Predators

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Predators

  1. 1. PREDATORSAND PREYSean Edgar etc.
  2. 2. A little bit about myself • Hi my name is Sean Edgar.• Today I hope will be usefulfor both you and me.• Don’t be afraid to ask meabout something you’reunsure of.• You’ll have theopportunity to ask mequestions at the end of thepresentation.• Enjoy the ride! (she sai-
  3. 3. Predators• A predator is an animal or organism that huntsand kills other organisms for food in an actcalled predation.• A predator may consume all or part of anotherorganism through a process known as “eating.”• Definition is very broad.• Encompasses three main groups of organism;• Classic or “true” predators : most commonlythought of predators including, sharks,cheetahs, bears etc.• These predators kill their prey soon aftercatching it, normally consuming it all.• Grazers: can be considered a predator by thesame definition but consume only part of a preyorganism.• Parasitic species’: live on or inside a preyorganism or “host.” They may be deemedpredators as they too will obtain an energysupply by consuming part of a prey organism,albeit a microscopic level of consumption.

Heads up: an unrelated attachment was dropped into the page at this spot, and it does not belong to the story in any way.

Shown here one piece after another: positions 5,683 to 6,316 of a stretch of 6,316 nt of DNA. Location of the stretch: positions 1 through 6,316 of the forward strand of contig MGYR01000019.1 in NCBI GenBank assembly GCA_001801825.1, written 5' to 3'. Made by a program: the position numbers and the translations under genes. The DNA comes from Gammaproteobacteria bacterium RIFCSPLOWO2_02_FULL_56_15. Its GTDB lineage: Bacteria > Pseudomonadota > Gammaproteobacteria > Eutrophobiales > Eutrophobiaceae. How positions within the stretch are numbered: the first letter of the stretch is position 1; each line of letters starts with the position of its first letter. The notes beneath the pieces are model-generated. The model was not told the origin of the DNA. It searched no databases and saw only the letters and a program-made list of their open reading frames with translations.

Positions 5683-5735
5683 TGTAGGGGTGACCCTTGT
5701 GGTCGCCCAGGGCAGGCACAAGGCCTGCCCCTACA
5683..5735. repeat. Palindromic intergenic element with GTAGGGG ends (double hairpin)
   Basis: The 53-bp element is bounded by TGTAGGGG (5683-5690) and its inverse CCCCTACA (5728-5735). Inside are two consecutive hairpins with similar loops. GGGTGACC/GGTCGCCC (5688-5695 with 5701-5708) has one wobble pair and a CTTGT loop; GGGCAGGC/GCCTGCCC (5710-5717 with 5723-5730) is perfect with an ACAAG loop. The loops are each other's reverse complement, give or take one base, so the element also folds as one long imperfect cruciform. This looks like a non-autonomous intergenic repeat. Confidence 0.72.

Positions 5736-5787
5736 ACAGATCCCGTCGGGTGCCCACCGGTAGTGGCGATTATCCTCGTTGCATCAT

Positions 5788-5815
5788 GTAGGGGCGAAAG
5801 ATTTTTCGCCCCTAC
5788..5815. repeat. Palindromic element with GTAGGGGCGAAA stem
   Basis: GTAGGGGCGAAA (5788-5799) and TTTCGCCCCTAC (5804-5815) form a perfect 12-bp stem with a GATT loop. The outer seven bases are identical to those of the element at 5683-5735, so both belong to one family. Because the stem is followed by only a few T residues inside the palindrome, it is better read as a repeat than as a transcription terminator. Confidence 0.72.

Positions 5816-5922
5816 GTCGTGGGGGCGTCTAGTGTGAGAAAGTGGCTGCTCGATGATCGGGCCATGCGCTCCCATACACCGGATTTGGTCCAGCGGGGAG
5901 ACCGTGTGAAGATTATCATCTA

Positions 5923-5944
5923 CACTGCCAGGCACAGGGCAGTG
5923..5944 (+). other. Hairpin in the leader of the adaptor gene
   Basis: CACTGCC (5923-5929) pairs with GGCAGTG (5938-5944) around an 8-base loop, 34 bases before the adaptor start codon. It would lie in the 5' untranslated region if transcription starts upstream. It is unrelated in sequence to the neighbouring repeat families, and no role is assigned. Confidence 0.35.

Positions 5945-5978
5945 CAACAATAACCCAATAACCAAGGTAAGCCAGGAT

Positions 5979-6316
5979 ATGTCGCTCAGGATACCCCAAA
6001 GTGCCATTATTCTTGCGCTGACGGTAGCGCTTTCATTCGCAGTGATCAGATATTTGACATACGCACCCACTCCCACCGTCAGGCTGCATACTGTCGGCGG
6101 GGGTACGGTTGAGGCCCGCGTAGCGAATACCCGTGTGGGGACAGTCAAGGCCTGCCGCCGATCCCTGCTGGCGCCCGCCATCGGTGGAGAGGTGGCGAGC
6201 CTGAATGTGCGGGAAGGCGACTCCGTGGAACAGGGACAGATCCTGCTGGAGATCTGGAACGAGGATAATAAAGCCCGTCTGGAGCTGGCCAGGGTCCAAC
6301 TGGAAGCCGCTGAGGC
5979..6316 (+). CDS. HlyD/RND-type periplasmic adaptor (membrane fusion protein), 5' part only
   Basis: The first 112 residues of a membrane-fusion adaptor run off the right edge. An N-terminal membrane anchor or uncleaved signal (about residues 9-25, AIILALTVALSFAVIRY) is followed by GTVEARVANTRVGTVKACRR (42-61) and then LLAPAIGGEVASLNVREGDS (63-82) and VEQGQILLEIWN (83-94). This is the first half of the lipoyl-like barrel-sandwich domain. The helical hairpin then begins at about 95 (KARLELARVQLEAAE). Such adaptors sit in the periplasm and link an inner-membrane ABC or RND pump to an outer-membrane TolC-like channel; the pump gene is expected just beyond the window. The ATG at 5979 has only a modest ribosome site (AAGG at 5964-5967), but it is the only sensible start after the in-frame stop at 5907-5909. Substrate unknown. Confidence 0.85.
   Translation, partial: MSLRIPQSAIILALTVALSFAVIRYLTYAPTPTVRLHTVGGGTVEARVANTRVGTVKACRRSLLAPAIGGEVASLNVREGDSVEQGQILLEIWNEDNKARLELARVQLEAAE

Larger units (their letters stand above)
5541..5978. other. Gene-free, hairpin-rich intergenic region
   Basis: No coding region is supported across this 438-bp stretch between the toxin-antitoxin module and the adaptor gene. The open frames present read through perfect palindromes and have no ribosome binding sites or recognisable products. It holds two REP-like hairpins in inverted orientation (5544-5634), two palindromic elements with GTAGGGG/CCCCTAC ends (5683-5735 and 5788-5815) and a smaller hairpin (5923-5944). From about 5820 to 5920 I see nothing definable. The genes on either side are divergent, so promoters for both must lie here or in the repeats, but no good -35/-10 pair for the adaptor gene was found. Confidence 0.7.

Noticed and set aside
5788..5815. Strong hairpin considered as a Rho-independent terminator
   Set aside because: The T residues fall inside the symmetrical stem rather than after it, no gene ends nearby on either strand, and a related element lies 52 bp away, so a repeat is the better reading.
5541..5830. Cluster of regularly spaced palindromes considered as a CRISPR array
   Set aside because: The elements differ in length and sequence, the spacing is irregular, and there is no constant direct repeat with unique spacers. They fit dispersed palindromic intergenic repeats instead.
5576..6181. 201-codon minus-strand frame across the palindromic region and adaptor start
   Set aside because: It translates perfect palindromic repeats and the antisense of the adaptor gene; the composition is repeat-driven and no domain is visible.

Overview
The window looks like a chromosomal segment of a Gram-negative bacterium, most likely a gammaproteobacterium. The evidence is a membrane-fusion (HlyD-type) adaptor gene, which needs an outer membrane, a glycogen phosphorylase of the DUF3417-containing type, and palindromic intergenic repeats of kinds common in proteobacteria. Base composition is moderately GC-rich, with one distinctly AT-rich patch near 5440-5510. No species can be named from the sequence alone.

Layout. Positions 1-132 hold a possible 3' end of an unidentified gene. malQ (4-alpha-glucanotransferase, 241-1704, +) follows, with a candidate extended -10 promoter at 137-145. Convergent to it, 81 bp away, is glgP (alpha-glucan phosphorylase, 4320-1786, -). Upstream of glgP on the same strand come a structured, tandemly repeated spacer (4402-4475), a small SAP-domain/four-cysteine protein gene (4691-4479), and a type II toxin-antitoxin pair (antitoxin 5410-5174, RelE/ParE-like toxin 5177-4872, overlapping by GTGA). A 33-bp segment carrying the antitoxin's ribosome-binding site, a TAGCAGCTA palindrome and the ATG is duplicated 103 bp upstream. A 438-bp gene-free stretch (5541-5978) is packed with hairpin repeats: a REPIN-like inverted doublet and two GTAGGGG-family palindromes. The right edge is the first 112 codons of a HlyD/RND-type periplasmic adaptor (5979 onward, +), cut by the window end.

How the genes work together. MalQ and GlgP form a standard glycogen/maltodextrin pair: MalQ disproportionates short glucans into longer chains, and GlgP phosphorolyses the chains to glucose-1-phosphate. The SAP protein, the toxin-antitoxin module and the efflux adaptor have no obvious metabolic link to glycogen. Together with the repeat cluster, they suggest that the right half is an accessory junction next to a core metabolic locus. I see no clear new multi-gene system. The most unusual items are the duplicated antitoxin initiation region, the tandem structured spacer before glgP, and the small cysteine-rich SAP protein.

4. 4. Figure 1.339.284.1: Polar bears resting after eating a walrus probably.
  5. 5. The importance of predators• Although predators may sometimes be tarredwith the “bad guys” reputation, they in fact playan important role in regulating preypopulations.• Predator-prey interactions are cyclical. ierepeated increase and decrease.• Reason?• The prey in this case, rabbits, initially rapidlyincrease in numbers due to a plentiful supply ofenergy from the previous trophic level tosupport their growth.• As their numbers increase the predator, thefoxes numbers’ also increase, with more rabbitsavailable as food.• This causes a subsequent decrease in the rabbitpopulation, which too effects a decrease in thenumber of foxes allowing the pattern to repeat.• Thus, both predator and prey are linked.
  6. 6. The importance of predators: revisited• Not only do predators curb prey populations fromspiralling out of control, but they have also beenshown to maintain species biodiversity.• Let me give you an example:In the 1960s an experiment was done by RobertPaine in a community of invertebrates inhabitingareas within the intertidal zone in the northwestof the pacific ocean. (The intertidal zone is theregion of seashore between the water mark athigh and low tides.) The top predator in thiscommunity is a starfish which feeds on mussels,barnacles and other invertebrates. When thestarfish were removed, a species of barnacle andmussel began to outcompete the other speciesand eventually came to occupy almost all availablespace. The species diversity decreased from 15 to8. By keeping the numbers of the more successfulcompetitors in check, the starfish maintained adiversity of species. When they were removed,the biodiversity of species declined.